Jussie Smollett found guilty of 5 disorderly conduct charges

CHICAGO — A jury found actor Jussie Smollett guilty on five of six felony disorderly conduct charges on Thursday, nearly three years after he was accused of falsely reporting a racist, homophobic attack directed toward him in Chicago.

>> PHOTOS: Jussie Smollett found guilty of 5 disorderly conduct charges

The Cook County jury of six men and six women deliberated for more than two hours to end court proceedings Wednesday and continued deliberations for six hours on Thursday before reaching a verdict.

>> Read more trending news

The former “Empire” actor showed no emotion as the verdicts were read, WLS-TV reported.

The lone not guilty verdict was for Smollett making a false report that he was a victim of an aggravated battery.

Update 8:15 p.m. EST Dec. 9: Special prosecutor Dan Webb told reporters that the verdict was “a resounding message by the jury that Mr. Smollett did exactly what we said he did.”

Defense attorney Nenye Uche said Smollett would appeal the conviction, saying that Smollett is 100% innocent.

Judge James Linn set a post-trial hearing for Jan. 27, adding that he would schedule Smollett’s sentencing at a later date.

Original report: Smollett, 39, who is Black and gay, told police that in the early morning hours of Jan. 29, 2019, he was confronted by two men who yelled racial and homophobic slurs at him, hit him in the face, poured what turned out to be bleach on him and wrapped a noose around his neck.

During the weeklong trial, prosecutors contended that Smollett paid two brothers, Abimbola “Bola” Osundairo and Olabinjo “Ola” Osundairo, $3,500 to stage the attack in an attempt to raise his profile, CNN reported. Defense attorneys said the payment to Bola Osundairo was meant for training and nutrition advice and argued that the brothers carried out the attack to scare Smollett into hiring them to act as his security guards, according to The New York Times and The Associated Press.

During testimony in court, Smollett said he was walking home after buying a sandwich around 2 a.m. when he heard someone yell something that was racist and homophobic, the AP reported. He said that when he turned to confront the person, he saw a tall man who struck him in his left temple. He testified that he also saw a second person, who he believed kicked him in the side, as he and the first man fought on the ground, according to the AP.

Special prosecutor Dan Webb called part of Smollett’s story “ridiculous,” asking why Smollett was at the intersection at 2 a.m., WLS reported. Smollett told the jury he went to get eggs because Osundairo told him to eat more eggs. But the drug store Smollett said he went to was closed, the television station reported.

Smollett told jurors that he assumed his assailant was white because he had shouted “MAGA country” and used a racial slur, the AP reported. He insisted that he didn’t know who attacked him and that the assailant he got a good look at was wearing a ski mask, according to the Chicago Tribune.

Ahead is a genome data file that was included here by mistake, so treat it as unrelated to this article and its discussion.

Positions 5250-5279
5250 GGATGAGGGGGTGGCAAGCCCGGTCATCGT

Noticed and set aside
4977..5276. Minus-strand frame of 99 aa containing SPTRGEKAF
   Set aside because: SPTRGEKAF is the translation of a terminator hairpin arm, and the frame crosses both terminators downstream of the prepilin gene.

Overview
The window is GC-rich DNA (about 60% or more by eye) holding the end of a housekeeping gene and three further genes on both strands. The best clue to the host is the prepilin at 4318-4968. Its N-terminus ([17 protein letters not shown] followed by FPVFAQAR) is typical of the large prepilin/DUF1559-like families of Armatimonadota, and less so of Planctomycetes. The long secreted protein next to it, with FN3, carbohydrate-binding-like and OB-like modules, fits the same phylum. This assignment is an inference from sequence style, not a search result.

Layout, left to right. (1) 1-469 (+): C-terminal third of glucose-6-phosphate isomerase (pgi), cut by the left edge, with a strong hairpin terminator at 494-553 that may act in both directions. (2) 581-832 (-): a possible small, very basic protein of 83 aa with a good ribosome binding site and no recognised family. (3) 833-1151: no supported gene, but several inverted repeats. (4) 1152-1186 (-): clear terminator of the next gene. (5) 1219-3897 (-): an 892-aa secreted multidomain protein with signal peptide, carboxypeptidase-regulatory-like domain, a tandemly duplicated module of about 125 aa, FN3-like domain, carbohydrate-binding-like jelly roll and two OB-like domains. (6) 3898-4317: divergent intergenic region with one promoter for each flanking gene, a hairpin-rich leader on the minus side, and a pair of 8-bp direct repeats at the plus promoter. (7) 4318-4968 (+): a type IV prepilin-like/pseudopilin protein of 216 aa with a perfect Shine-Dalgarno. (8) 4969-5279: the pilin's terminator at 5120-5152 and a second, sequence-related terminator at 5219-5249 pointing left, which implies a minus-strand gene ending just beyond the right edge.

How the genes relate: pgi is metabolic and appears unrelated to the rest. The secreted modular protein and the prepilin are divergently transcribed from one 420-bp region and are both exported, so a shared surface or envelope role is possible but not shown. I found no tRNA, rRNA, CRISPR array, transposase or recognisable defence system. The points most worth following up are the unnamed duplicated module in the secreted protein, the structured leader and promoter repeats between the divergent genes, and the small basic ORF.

Smollett said he was the victim of “a real hate crime” and insisted “there was no hoax.”

The Osundairo brothers, who took the stand last week, said Smollett told them to yell “this is MAGA country” during the staged attack, according to the AP. Ola Osundairo testified that Smollett “had this crazy idea of having two MAGA supporters attack him,” so that he could post it on social media, CNN reported. Bola Osundairo said Smollett wanted him and his brother “to fake beat him up,” and that he agreed because he “believed he could help further my acting career,” CNN reported. The Osundairo brothers were both extras on “Empire,” according to the news network.

Jurors heard from 14 witnesses over six days of testimony, according to WBBM-TV.

In closing arguments, Webb said Smollett lied repeatedly while on the stand and that he lacked credibility, WMAQ-TV reported.

“Besides being against the law, it is just plain wrong to outright denigrate something as serious as a real hate crime and then make sure it involved words and symbols that have such historical significance in our country,” Webb said, referring to the noose put around Smollett’s neck and the slurs allegedly used by the assailants, according to WMAQ.

He also questioned why Smollett would have declined to hand over evidence to police, including his cell phone, medical records and a DNA sample, if he had truly been the victim of a hate crime, the Chicago Tribune reported.

Smollett’s attorney, Nenye Uche, called the Osundairo brothers “sophisticated liars” in his closing arguments, according to WMAQ.

“The entire prosecution’s case, including the foundation of the case, is built like a house of cards,” he said, the news station reported.

Officials charged Smollett with disorderly conduct days after he reported the alleged incident. In a widely criticized move, prosecutor Kim Foxx later dropped charges against the actor. A grand jury subsequently indicted Smollett on six counts of disorderly conduct, CNN reported.

With his conviction, Smollett faces as many as three years in prison for each charge against him, though experts told the AP that they expected the actor to more likely be placed on probation and ordered to perform community service.

While Ola Osundairo was expected to be present in the courtroom while the verdict is read, his brother is in Shreveport, Louisiana, where he is competing in the USA Boxing Tournament, according to WLS. His attorney said he won a bout Wednesday night and was fighting again Thursday evening.